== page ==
Since when do people dance at a karaoke night? Patrons usually are too busy cringing from the wails of the aspiring vocalist at the mike to consider boogying. But every Wednesday evening at Hooligan's, a neighborhood crew unabashedly jumps up and cuts the rug to the sounds of a seemingly endless stream of would-be starlets gracing the stage. Of course it's possible that people are dancing because they're soused from the cheap ladies' night drinks. Who knows and, frankly, who cares? The ladies' night and karaoke combo provokes more singing and dancing than if either theme night stood on its own. It's also more fun.
Alabama Jack's
Both pipes open up on a stretch of road as long and flat as the devil's driveway, and that damn tropical sun beats down on you like a mess o' troopers on road-kill day. Your machine's growling like a hungry lion, and your ol' lady starts whining that she'd like something to drink. Problem is, nothing around. You could backtrack to some fast-food joint in a mall near Florida City, or follow that endless black ribbon south to where the mangroves muscle out the sun and you get a little shade. Screw it. You keep your knees in the breeze until you hit Alabama Jack's, a biker-friendly white-trash tiki hut with pizzazz. The hogs are lined up by the split-rail fence like horses at a hitching post. The bar is perched over the water, so a cool wind always blows. Now your baby's changed her tune: She's cooing what a good idea this was. You kick up your boots, lean back, and rub your tattooed belly as the waitress plunks down a cold one. This'll do, this'll do. Jack's, now in its 52nd year, is open seven days a week, from 11:00 a.m. to 7:00 p.m.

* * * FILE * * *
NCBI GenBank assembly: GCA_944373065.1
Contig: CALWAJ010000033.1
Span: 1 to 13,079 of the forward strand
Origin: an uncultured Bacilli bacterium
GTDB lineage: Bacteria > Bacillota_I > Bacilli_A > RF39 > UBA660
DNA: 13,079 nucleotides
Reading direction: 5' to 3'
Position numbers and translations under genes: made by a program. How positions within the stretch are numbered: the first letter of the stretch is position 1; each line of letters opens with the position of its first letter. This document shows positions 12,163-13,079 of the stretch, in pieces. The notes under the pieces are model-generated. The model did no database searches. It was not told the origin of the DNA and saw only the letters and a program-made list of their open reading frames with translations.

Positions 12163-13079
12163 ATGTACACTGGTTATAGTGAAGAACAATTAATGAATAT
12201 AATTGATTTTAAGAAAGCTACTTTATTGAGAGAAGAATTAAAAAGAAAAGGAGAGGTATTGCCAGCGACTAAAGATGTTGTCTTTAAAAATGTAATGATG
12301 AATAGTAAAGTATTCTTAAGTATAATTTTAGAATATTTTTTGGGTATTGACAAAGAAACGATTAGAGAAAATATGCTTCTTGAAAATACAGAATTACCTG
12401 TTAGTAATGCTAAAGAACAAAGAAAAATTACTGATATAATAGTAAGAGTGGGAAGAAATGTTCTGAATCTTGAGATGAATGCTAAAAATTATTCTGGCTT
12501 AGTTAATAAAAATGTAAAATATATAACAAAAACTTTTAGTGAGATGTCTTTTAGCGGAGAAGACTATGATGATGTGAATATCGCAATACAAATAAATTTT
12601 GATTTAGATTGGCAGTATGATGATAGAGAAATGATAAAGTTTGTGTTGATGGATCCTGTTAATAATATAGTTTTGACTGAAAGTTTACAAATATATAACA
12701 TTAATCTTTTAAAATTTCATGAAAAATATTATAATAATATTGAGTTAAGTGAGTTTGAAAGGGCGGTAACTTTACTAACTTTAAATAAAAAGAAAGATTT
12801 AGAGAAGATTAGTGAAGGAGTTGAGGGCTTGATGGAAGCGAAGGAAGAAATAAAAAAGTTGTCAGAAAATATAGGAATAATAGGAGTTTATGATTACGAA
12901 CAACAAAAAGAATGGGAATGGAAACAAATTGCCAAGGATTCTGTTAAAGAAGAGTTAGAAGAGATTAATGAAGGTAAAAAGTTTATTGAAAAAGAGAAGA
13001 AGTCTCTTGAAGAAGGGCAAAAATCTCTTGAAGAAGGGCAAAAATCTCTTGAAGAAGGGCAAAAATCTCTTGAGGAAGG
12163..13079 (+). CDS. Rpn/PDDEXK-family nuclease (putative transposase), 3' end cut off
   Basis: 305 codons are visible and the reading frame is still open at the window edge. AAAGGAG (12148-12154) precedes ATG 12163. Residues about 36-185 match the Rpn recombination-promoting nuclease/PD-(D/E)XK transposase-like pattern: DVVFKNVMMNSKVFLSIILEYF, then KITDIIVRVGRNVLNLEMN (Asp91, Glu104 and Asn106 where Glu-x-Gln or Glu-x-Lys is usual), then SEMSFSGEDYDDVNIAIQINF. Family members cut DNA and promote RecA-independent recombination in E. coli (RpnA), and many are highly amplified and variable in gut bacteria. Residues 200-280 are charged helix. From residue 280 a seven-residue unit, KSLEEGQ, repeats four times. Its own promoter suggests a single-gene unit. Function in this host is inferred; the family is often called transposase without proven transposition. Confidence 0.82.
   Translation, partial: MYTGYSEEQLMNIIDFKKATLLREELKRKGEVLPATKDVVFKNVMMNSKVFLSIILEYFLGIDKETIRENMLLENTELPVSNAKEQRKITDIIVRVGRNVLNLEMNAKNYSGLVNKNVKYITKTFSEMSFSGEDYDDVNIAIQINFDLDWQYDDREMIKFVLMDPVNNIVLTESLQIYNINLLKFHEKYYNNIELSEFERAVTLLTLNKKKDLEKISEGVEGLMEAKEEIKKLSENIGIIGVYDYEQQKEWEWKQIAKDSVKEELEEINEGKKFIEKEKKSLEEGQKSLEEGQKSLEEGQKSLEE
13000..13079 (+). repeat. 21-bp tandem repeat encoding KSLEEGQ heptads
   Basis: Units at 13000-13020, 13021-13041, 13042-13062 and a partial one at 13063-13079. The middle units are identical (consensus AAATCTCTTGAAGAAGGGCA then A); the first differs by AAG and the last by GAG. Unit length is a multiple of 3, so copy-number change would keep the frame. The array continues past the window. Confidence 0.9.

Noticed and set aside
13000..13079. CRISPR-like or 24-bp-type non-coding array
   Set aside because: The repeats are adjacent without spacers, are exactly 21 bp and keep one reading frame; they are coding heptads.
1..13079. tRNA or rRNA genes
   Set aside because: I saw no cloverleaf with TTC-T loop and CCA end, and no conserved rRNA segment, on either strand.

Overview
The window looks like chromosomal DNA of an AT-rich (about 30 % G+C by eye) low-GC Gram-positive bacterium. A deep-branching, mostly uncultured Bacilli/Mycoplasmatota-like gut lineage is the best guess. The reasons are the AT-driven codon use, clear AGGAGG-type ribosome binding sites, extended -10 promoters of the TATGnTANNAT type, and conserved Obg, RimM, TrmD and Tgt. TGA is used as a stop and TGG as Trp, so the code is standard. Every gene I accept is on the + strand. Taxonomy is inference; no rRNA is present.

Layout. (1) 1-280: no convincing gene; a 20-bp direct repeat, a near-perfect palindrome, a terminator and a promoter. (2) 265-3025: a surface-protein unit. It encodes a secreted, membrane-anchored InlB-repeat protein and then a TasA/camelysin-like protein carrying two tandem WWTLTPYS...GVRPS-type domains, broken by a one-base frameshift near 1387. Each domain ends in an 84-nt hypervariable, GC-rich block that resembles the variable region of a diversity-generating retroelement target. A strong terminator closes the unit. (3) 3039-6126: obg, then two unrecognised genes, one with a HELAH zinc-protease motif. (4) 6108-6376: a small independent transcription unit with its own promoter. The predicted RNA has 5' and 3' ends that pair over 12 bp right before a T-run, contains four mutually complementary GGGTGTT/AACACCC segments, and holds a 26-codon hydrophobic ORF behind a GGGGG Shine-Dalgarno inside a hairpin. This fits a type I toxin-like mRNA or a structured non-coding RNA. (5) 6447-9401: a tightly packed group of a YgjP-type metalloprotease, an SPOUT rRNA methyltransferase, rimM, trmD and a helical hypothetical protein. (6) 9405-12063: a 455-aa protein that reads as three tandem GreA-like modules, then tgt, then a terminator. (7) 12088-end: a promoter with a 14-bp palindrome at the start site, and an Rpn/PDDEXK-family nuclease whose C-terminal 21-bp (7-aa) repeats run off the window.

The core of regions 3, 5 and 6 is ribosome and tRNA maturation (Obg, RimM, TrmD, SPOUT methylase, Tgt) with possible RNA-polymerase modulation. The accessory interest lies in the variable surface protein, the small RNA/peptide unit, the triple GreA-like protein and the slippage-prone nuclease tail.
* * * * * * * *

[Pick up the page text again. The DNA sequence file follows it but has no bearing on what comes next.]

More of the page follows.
Off the beaten path, ensconced in the suburbs of Homestead, is the area's most musician-friendly open-mike night. Itching to play Friday evening, but don't have a guitar handy? No problem. One of the café's four owners, Laurie Oudin, will lend you her battered Ovation, if you ask. How's it sound? Pretty damn good. Want to sound better? Invite MCing regulars, keyboardist Chuck Acevedo and guitarist Scott Emmons, to perform with you. Suddenly you'll find yourself sounding like ... a band. Gotta have more? Play well enough and you will be invited back Saturday night to sit in with house band the Pathfinders. In addition to the fun, the Main Street Café also offers a wide variety of vegetarian dishes and a respectable beer selection. Those who bomb can seek consolation in the establishment's tasty cherry cobbler pie à la mode.

There's little shortage of DJs in Miami, and if you poke around town beyond the velvet ropes, you might even find a couple spinning some half-interesting music. Disc jockeys in the literal sense, however -- individuals skilled in riding high in the saddle and coaxing their treasured vinyl collections to new and transcendent feats -- are a rare find in these parts. Which makes the local outings of DJ LeSpam (Andrew Yeomanson) all the more treasured. Whatever his given venue (the opening of a new Little Havana performance space, a private birthday party, a laid-back night at Brandt's Break -- R.I.P.) or his chosen approach for the evening (vintage Sixties soul burners, sleazy funk workouts, or perhaps tweaked hip-hop and abstract breaks), LeSpam is sure to combine a joyfully cockeyed spirit of sonic adventurousness with a determination to keep the butts of his listeners in serious motion.